Fire-detection and warning systems in some small, open-plan, single-storey offices and shops, a fire may be obvious to everyone as soon as it starts. In these cases, where the number and position of exits and the travel distance to them is adequate, a simple shout of ‘fire’ or a simple manually operated device, such as a gong or air horn that can be heard by everybody when operated from any single point within the building, may be all that is needed.

Where a simple shout or manually operated device is not adequate, it is likely that an electrical fire warning system will be required. In larger premises, particularly those with more than one floor, where an alarm given from any single point is unlikely to be heard throughout the building an electrical system incorporating sounders and manually operated call points (break-glass boxes) is likely to be required. This type of system is likely to be acceptable where all parts of the building are occupied at the same time and it is unlikely that a fire could start without somebody noticing it quickly. However, where there are unoccupied areas, or common corridors and circulation spaces in multi-occupied premises, in which a fire could develop to the extent that escape routes could be affected before the fire is discovered, an automatic fire detection system may be necessary.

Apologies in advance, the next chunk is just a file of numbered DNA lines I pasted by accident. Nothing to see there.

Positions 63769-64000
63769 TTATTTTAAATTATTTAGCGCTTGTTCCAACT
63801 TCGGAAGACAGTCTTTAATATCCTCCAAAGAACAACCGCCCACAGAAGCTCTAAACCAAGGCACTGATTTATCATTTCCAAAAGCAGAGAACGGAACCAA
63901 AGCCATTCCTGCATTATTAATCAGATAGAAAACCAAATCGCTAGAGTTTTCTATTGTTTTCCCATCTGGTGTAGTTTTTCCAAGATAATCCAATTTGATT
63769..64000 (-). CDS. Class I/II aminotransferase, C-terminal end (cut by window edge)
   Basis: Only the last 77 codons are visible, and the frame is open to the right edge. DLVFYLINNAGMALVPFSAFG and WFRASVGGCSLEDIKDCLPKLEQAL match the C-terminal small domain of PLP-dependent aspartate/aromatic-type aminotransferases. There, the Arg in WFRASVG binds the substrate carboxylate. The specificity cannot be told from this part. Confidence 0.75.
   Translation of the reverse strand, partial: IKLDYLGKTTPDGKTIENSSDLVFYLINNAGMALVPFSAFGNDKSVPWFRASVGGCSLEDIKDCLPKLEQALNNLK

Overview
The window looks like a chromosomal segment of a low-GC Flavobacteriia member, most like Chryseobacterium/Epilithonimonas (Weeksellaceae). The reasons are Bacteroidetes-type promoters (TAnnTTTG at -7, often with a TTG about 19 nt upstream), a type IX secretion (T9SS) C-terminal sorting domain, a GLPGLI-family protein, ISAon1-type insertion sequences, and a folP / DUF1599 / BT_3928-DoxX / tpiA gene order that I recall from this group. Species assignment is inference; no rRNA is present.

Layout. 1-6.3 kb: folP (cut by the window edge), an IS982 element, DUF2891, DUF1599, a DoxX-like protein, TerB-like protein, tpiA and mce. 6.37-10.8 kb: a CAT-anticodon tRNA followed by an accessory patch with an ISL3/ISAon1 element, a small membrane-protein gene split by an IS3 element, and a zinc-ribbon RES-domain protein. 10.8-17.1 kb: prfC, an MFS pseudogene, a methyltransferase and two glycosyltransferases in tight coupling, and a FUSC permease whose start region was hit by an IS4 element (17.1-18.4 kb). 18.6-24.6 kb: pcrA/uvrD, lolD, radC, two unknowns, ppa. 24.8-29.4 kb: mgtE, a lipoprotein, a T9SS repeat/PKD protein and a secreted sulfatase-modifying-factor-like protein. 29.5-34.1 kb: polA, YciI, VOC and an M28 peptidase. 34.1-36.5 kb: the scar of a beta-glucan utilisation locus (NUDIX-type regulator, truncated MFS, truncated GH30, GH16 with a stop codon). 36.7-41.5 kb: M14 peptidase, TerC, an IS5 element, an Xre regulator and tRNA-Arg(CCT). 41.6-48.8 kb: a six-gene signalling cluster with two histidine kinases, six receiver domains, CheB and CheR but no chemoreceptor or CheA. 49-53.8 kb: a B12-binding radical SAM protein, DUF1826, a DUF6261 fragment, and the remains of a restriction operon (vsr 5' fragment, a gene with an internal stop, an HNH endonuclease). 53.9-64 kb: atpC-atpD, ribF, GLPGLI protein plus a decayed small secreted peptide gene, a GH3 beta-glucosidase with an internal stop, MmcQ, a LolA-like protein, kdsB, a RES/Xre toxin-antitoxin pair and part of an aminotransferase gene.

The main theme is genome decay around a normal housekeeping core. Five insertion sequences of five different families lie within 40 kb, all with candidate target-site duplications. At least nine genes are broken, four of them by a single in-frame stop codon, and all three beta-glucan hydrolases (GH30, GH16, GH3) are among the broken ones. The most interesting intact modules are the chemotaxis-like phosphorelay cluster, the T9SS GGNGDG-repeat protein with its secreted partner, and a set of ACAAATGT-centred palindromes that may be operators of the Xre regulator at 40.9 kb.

You may need to consider special arrangements for times when people are working alone, are disabled, or when your normal occupancy patterns are different, e.g. when maintenance staff or other contractors are working at the weekend. In large or complex premises, particularly those accommodating large numbers of people, such as department stores and multi-storey office blocks, it is likely that a more sophisticated form of warning and evacuation, possibly phased, should be provided.

False alarms from electrical fire warning systems are a major problem (e.g. malicious activation of manual call points) and result in many unwanted calls to the fire and rescue service every year. To help reduce the number of false alarms, the design and location of activation devices should be reviewed against the way the premises are currently used.